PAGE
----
Autonomy. Location independence. Being your own boss and doing the work you want whenever, wherever.
With the freedom to chart your own path and potential to earn as much money as you can as a freelancer or independent contractor comes the responsibility to negotiate for pay with customers. When you were an employee of Boring Company XYZ, you negotiated once, before starting the job, and maybe twice, if you’re an ambitious rockstar, to ask for a raise. Now that you work for yourself, you are constantly negotiating with every new prospective customer. On top of juggling sales, marketing, IT, and finance roles, you bear the burden of making or breaking your own livelihood by negotiating the value of your work.
Pricing your new product or service can feel like a scary dark art, especially for the first-time freelancer or independent consultant. Uncertainties are great, riddled with difficult questions: What’s the optimal price to charge a new customer? What if you ask for too little or too much?
For some of us, the desire to please customers — coupled with the insidious desire to have people like us without being threatened by our ambition and bullishness — can make us squeamish about asking to be paid for our value.
“You can pay me whatever you want for my virtual assistance/copywriting/graphic design services. I’ll happily redo your spreadsheets/rewrite your press releases/redesign your logo, bend over backwards and work the weekends for you.”
Worse yet, we pre-empt possible objections by cutting down our current prices, unwittingly lowering expectations and giving away our power even before a single word is uttered from the other side. Then at the end of the month, with the rent due and dark bags hanging under strained eyes, we wonder where things went wrong and shudder to consider the alternative: exchanging the entrepreneurial dream for a green Starbucks apron and a steady paycheck.
It doesn’t have to be this way. Setting your rate doesn’t have to be a stab in the dark. Making customers happy doesn’t have to entail underselling your value and working for peanuts. In fact, setting an ambitious anchor, or a reference point, for the monetary value of your work can not only help you earn more money but also increase your perceived value, making you more desirable in the eyes of the customer.
Here are five steps to set and negotiate your rate like the boss lady you are:
1. Run the numbers. How much should you charge per hour? To get down to brass tacks, your hourly rate is a function of 1) billable hours, 2) sum of expenses and 3) profit. Based on the number of hours you expect to charge your customers, you can guesstimate how much you need to bring in to cover your living and business expenses and have enough remaining to save and invest back into your business. For the sake of simplicity, let’s assume you have about 2,000 working hours in a year and can bill half, or 1,000 hours out to customers (the other half you spend networking at Meetup or industry events, writing emails to prospects, paying your bills, and doing other administrative tasks). Sum up all essential expenses such as rent, food, connectivity, computer, and legal expenses. To this figure, add your desired profit, or the amount you want to save for retirement, to cover future expenses, or to invest back into your business. Let’s say that this adds up to $50,000. $50,000 divided by 1,000 billable hours is $50/hour. Your standard hourly rate is $50.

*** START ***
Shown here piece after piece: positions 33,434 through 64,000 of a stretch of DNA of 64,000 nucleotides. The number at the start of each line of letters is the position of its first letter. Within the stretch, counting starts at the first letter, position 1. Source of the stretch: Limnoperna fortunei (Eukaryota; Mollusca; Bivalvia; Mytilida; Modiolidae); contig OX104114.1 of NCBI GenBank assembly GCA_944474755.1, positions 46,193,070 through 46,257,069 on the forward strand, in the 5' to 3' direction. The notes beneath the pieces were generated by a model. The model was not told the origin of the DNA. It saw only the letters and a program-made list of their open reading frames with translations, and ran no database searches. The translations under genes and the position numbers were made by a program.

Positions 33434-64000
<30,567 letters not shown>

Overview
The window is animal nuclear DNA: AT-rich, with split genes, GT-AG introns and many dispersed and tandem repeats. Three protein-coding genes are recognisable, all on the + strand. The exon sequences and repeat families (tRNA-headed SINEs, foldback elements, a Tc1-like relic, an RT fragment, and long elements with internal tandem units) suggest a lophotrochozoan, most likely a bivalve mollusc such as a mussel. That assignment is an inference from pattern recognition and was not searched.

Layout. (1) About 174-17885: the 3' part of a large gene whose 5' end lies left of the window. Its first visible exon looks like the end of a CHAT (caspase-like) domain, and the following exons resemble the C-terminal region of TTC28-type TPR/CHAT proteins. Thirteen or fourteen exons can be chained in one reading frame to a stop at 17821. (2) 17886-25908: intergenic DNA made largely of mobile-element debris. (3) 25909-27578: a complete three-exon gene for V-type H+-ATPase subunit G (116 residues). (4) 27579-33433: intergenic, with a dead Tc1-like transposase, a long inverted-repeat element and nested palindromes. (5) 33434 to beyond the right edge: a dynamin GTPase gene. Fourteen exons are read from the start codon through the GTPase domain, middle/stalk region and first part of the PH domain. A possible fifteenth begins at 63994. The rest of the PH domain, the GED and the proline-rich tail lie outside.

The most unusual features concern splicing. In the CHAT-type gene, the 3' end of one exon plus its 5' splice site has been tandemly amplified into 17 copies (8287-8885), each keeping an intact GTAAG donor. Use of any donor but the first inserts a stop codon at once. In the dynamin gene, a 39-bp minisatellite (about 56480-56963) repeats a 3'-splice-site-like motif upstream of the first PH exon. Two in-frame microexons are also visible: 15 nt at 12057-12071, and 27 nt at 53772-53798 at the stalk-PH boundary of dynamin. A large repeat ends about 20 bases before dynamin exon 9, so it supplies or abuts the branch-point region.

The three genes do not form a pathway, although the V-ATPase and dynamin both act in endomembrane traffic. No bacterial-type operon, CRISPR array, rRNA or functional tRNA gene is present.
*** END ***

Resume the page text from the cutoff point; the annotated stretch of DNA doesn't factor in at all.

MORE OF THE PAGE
How does your hourly rate feel in your mouth (humor me, ladies), when you say it out loud? If it doesn’t feel ambitious enough, raise it by another 20%. Then practice saying the following out loud, at least three times: “My standard rate is $X per hour.”
2. Listen to your customers. 80% of a successful negotiation is preparation. In other words, nearly all the work in a negotiation is done before you sit down to negotiate. Just as you invested countless hours to research into your field before you developed your services products, you’ll need to invest some time upfront to learn as much as possible about your customer before negotiating. The best way to do this is to ask open-ended, diagnostic questions that start with why, how, when, where, and who. Here are some sample questions to help you get started on the listening and learning process:
- What are key metrics that determine the success of this project/assignment?
- How can I help address your specific pain point or preferences?
- How long do you envision this project/assignment to take to complete?
- What is your budget for this project/role?
- Who has the final say in the budget and scope of this project/assignment? When can I speak to her?
3. Generously demonstrate your value. By now you know what to charge per hour and you are armed with enough knowledge to both ace the job and make your customers supremely happy. Resist the temptation to rush into work. Instead, generously demonstrate your know-how, expertise, and skills to your prospective client. This can take the form of a complimentary consultation, demo account, or a sampling of what you can offer.